Then on Monday is a movie morning at the North Adams Move Plex. For $5 per person (cash only please) you can see "Alexander and the Terrible, Horrible, No Good, Very Bad Day" on opening weekend! The movie starts at 10:30 a.m. on Monday, which is Columbus Day and appears to be cool and rainy - the perfect day for a movie!

OK, shameless promotion department is closed. Other weekend activities include the Berkshire Botanical Garden Harvest Festival both days, the opening of the Spark!Lab at the Berkshire Museum on Saturday, Octoberfest from noon to 4 p.m. on Saturday in Monterey, the Medieval Faire at Ventfort Hall in Lenox on Sunday from 10 a.m. to 4 p.m., and Ramblefest in Adams from noon to 5 p.m. on Sunday.

Whatever you do, enjoy the long weekend.

 



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Are We There Yet?: It's All About the Foliage
By Rebecca Dravis On: 09:48AM / Friday October 03, 2014
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I was driving down Route 7 in Williamstown on Thursday around 6 p.m. and my breath literally caught at the beauty of the stretch of road in front of Mount Greylock Regional High School.

I've always considered this to be one of the most beautiful half-miles in all the world, though I may be biased. Still, seeing the fading ray of the sun caressing the lovely fall foliage was awesome. So awesome that my daughter tried to take a picture through the car window. It didn't work, but I will always have it in my mind's eye.

This weekend in North Berkshire is all about the foliage. Starting tonight, Friday, Oct. 3, with the Fall Foliage Festival Children's parade and ending Sunday, Oct. 5, with the 1 p.m. main event parade, this weekend celebrates the natural beauty of the place we call home.

And the weather looks to cooperate today and Sunday, anyway.

The Children's Parade starts at 5:30 p.m. and marches from Main and Eagle Streets over the City Hall.  Children who want to participate should arrive by 5 p.m. at Main and Eagle streets. Categories for prizes are “Best Group Working Together” or “Best Overall Costumes” or “Most Imaginative Float." All three first place winners may participate in the Fall Foliage Festival Parade on Sunday. To be judged, entries must follow the theme of “Celebrating the adventure and culture over the 100 years of the Mohawk Trail.” All children may enter the parade even though they may wish not to compete. No child will be turned away.

There are also family friendly events on Saturday - the sixth annual dog parade at 10 a.m. starting from Veterans Memorial Park and the children's races and family fair from 12:30 to 3:30 p.m. at Noel Field - but Mother Nature might be messing with these events. Still, it looks to be a lovely fall day for the main event on Sunday, which starts at 1 p.m. and marches up Route 8 and across Main Street before ending down Ashland Street.

Looking for some indoor family fun on Saturday? The Pittsfield Fire Department will be hosting an open house during Fire Prevention Week to promote "Working Smoke Alarms Save Lives!" Through these educational, family-oriented activities, which run from 11 a.m. to 2 p.m., residents can learn more about the importance of working smoke alarms and testing them monthly. The open house will be held at Pittsfield Fire Department Headquarters, 74 Columbus Ave. Activities include fire safety talks and activities, senior citizen fire safety, Emergency Medical Systems information, and CHILD Project retinal scans, a program that identifies and locates missing children through the use of iris identification biometric technology.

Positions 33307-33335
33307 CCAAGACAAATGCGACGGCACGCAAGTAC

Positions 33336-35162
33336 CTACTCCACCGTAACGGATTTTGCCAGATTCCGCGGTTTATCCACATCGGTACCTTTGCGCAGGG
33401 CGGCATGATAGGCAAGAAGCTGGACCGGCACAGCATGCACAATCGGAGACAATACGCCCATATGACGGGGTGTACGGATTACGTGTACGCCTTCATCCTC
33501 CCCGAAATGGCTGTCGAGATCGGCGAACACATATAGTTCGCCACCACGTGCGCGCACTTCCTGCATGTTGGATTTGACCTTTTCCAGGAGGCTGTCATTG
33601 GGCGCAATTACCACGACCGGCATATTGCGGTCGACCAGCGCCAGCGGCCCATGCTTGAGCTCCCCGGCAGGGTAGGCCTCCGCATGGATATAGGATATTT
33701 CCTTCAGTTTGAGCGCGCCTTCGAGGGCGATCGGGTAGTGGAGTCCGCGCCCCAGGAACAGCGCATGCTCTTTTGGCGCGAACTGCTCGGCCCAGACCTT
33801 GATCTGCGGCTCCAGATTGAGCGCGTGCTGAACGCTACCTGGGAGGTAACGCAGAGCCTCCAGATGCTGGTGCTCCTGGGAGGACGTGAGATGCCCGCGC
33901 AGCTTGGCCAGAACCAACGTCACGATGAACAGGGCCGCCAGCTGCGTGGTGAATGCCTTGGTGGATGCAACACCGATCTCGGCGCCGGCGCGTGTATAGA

One more thing to mention: Before Sunday's parade, head over to Williamstown Elementary School for the annual PTO used clothing sale from 8:30 a.m. to 1 p.m. This sale features a large selection of clothes and lots of great winter gear; boots, pants, jackets, hat and mittens. As an added bonus, items will be half price from noon to 1 p.m. Looking for cheap winter gear for the kids? Look no further. Because while this weekend is about fall, winter can't be far behind.

 

Rebecca Dravis is the community editor at iBerkshires. She can be reached at rdravis@iberkshires.com.



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Are We There Yet?: Fall Into A Beautiful Autumn Weekend
By Rebecca Dravis On: 11:45AM / Friday September 26, 2014
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We're heading into the first weekend of fall, and it looks to be a gorgeous one. So this week I'm keeping all of my suggestions ones you can do outdoors. Because winter and cabin fever won't be too far behind.

There are two free events that run both Saturday and Sunday, Sept. 27 and 28, that are good choices for kids of all ages.

First in Williamstown is a local celebration of National Alpaca Farm Days at Sweet Brook Farm on Oblong Road (in south Williamstown, to be exact). From 10 a.m. to 3 p.m. both days, the public can meet and learn about alpacas and the beautiful fiber they provide during shearing each year.The Green Mountain Spinners and Weavers and the Stephentown, N.Y., Guilds will demonstrate their crafts, and visitors are welcome to try their hands at spinning and weaving. The Sweet Brook Farm store will be fully stocked with everything alpaca, from this season's newest alpaca yarn and knitting and crochet kits and tools, to fine alpaca apparel for men, women, and children, and alpaca toys. Maple syrup and maple products made on the farm will also be available for sale.